Indoor Tankless vs. Outdoor Tankless Water HeaterApril 9, 2019
Tankless water heaters are available as indoor or outdoor appliances. For the in-home units, their talent for cutting energy knows no bounds, at least as long as they’re vented properly. There’s also that range of option-expanding outdoor tankless systems. They function a lot like their sheltered cousins, except for a handful of notable design exceptions.
Outdoor Tankless Differences
There’s no water-filled containment chamber inside, so extreme temperature dips shouldn’t cause too much trouble. All the same, outdoor tankless water heaters, especially when compared against similar indoor models, need effective supplementary frost protection mechanisms. Additional insulation is also a must-have feature, as is a casing that provides an IP (Ingress Protection) rating. That latter system attribute exists to prevent dust and moisture from getting inside sensitive mechano-electrical parts. In this case, it’s the moisture rating that causes most concern.
Reviewing Conventional Indoor Models
Energy efficient and compact, an interior unit has its gas/electricity connection and venting apparatus. The vent blows system exhaust gasses outside, where they dissipate harmlessly. Because of this requirement, there’s some light construction work to be done. It usually takes place on a side wall. Then there’s an active exhaust blower to fit. That component comes in the form of a fan, which is incorporated inside the appliance. And there’s the biggest difference, for only indoor models need powered exhaust systems. An outdoor tankless water heater doesn’t require an intricate venting system; its exhaust gasses dissipate safely outside, perhaps as some lazy breeze swings past the equipment.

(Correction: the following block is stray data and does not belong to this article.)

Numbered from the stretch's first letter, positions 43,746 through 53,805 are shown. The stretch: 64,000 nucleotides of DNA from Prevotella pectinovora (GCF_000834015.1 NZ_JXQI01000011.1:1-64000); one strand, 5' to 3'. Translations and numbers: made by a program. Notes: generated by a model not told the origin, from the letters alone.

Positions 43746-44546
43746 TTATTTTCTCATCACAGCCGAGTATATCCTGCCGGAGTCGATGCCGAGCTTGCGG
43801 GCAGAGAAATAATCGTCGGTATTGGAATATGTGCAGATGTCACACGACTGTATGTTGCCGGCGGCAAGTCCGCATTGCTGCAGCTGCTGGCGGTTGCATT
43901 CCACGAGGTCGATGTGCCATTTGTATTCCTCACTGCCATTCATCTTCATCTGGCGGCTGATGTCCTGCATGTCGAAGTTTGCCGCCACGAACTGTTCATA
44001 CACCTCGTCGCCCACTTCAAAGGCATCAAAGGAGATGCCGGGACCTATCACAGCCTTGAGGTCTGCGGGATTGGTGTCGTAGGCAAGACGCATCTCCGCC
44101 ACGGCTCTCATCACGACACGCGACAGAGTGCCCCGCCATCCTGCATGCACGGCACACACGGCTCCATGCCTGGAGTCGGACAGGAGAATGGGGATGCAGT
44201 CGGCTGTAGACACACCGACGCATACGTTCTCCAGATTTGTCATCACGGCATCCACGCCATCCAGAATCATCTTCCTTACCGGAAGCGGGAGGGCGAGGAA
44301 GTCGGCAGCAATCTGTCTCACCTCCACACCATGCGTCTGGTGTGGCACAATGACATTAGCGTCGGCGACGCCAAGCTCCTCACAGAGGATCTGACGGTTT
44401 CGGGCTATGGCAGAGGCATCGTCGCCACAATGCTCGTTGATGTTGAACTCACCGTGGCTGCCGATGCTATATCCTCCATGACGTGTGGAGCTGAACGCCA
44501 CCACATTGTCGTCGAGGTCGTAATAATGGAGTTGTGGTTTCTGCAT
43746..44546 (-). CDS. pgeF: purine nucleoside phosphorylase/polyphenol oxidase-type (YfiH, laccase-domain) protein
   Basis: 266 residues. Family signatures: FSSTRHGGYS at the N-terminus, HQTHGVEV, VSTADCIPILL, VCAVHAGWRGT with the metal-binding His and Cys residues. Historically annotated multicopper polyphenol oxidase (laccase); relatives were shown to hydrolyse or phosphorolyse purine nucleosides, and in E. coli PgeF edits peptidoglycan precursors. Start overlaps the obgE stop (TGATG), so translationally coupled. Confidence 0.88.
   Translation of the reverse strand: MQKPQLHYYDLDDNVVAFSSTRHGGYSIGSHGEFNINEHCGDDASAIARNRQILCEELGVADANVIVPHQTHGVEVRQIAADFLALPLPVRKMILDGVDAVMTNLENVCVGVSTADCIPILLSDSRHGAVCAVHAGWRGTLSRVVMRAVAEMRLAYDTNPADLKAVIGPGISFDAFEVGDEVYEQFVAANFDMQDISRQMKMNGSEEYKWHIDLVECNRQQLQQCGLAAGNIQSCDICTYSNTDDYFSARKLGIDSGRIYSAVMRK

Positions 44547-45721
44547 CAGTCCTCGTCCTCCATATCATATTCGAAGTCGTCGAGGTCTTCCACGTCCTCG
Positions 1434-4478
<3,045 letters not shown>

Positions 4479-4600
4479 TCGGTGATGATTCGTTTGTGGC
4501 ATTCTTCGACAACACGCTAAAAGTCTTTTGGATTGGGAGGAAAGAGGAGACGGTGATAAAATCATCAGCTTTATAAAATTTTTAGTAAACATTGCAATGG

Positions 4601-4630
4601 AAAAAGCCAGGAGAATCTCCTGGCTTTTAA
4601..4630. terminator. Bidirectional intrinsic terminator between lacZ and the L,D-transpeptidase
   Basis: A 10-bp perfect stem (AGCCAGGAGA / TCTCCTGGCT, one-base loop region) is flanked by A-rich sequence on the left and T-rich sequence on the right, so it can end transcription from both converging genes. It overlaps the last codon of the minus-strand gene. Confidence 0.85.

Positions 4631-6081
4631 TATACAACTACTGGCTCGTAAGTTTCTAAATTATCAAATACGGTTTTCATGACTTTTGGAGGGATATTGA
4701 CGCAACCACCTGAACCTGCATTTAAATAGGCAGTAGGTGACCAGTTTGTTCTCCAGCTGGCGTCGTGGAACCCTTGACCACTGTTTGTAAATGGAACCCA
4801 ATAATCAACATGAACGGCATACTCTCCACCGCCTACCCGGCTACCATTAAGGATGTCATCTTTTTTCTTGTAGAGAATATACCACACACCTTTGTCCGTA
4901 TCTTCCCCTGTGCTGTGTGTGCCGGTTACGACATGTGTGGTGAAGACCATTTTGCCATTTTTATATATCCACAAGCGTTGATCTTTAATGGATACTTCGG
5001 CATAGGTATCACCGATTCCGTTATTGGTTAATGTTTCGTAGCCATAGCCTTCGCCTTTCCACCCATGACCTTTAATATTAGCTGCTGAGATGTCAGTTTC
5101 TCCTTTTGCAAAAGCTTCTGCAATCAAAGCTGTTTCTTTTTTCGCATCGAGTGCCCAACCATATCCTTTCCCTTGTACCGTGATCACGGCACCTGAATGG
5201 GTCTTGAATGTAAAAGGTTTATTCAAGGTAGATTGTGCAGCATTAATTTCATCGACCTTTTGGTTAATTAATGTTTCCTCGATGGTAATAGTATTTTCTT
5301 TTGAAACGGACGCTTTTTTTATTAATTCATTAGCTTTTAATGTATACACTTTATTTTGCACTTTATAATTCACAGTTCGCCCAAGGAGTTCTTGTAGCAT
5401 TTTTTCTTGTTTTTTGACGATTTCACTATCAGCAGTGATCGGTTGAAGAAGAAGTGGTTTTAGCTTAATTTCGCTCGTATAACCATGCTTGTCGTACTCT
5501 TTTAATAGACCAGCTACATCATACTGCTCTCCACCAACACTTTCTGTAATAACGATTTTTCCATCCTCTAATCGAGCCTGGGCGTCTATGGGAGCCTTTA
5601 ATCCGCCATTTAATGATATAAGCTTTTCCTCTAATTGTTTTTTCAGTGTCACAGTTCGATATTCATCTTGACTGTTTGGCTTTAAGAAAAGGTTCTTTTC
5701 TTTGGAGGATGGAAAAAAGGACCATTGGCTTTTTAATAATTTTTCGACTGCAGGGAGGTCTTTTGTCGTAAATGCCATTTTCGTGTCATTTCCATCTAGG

Kit Selection Installation Issues
To review the matter, outdoor tankless models are weather resistant. When mounted on an outside wall, they ventilate freely. Indoor tankless systems don’t need as much Ingress Protection planning, that’s true enough, but they use all kinds of modular exhaust fittings. Someone is going to have to plan out the knock-through phase of this indoor work in order to open a venting channel. The modular kit pieces can follow. Incidentally, the outdoor unit, although a more exhaust-friendly solution, will require a water-proof electrical connection. Rubber grommets and/or galvanized steel conduits come to the rescue at this point, but that’s the kind of installation work that’s best left to an electrical contractor.
Two immediate differences exist between indoor and outdoor tankless water heaters: an indoor unit requires an active venting mechanism, plus a set of exhaust ducts, but the outdoor model doesn’t. Outside-mounted tankless water heaters don’t need complex venting systems, but there’s always that weatherproofing feature to plan out. Also, a frost protection mechanism and IP rating are both essential when installing outdoor tankless systems.
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